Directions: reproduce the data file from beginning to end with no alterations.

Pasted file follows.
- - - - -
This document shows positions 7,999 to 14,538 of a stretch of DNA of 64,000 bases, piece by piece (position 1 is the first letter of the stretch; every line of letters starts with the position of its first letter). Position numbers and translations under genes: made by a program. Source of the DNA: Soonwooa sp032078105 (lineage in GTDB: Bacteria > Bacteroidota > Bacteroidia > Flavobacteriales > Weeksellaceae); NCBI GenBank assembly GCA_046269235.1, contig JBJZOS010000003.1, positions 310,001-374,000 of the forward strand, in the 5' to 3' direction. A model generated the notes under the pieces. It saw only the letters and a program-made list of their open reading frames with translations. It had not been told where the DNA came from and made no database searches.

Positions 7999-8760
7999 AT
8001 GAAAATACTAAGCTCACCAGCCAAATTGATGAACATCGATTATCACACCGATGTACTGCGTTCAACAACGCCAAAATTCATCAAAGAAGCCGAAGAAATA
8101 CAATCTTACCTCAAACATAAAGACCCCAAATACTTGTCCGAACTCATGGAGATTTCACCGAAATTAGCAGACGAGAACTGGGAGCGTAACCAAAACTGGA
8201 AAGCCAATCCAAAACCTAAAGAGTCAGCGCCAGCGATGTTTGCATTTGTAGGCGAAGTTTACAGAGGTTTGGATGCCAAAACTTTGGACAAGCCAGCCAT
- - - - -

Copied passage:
This document shows positions 7,999 to 14,538 of a stretch of DNA of 64,000 bases, piece by piece (position 1 is the first letter of the stretch; every line of letters starts with the position of its first letter). Position numbers and translations under genes: made by a program. Source of the DNA: Soonwooa sp032078105 (lineage in GTDB: Bacteria > Bacteroidota > Bacteroidia > Flavobacteriales > Weeksellaceae); NCBI GenBank assembly GCA_046269235.1, contig JBJZOS010000003.1, positions 310,001-374,000 of the forward strand, in the 5' to 3' direction. A model generated the notes under the pieces. It saw only the letters and a program-made list of their open reading frames with translations. It had not been told where the DNA came from and made no database searches.

Positions 7999-8760
7999 AT
8001 GAAAATACTAAGCTCACCAGCCAAATTGATGAACATCGATTATCACACCGATGTACTGCGTTCAACAACGCCAAAATTCATCAAAGAAGCCGAAGAAATA
8101 CAATCTTACCTCAAACATAAAGACCCCAAATACTTGTCCGAACTCATGGAGATTTCACCGAAATTAGCAGACGAGAACTGGGAGCGTAACCAAAACTGGA
8201 AAGCCAATCCAAAACCTAAAGAGTCAGCGCCAGCGATGTTTGCATTTGTAGGCGAAGTTTACAGAGGTTTGGATGCCAAAACTTTGGACAAGCCAGCCAT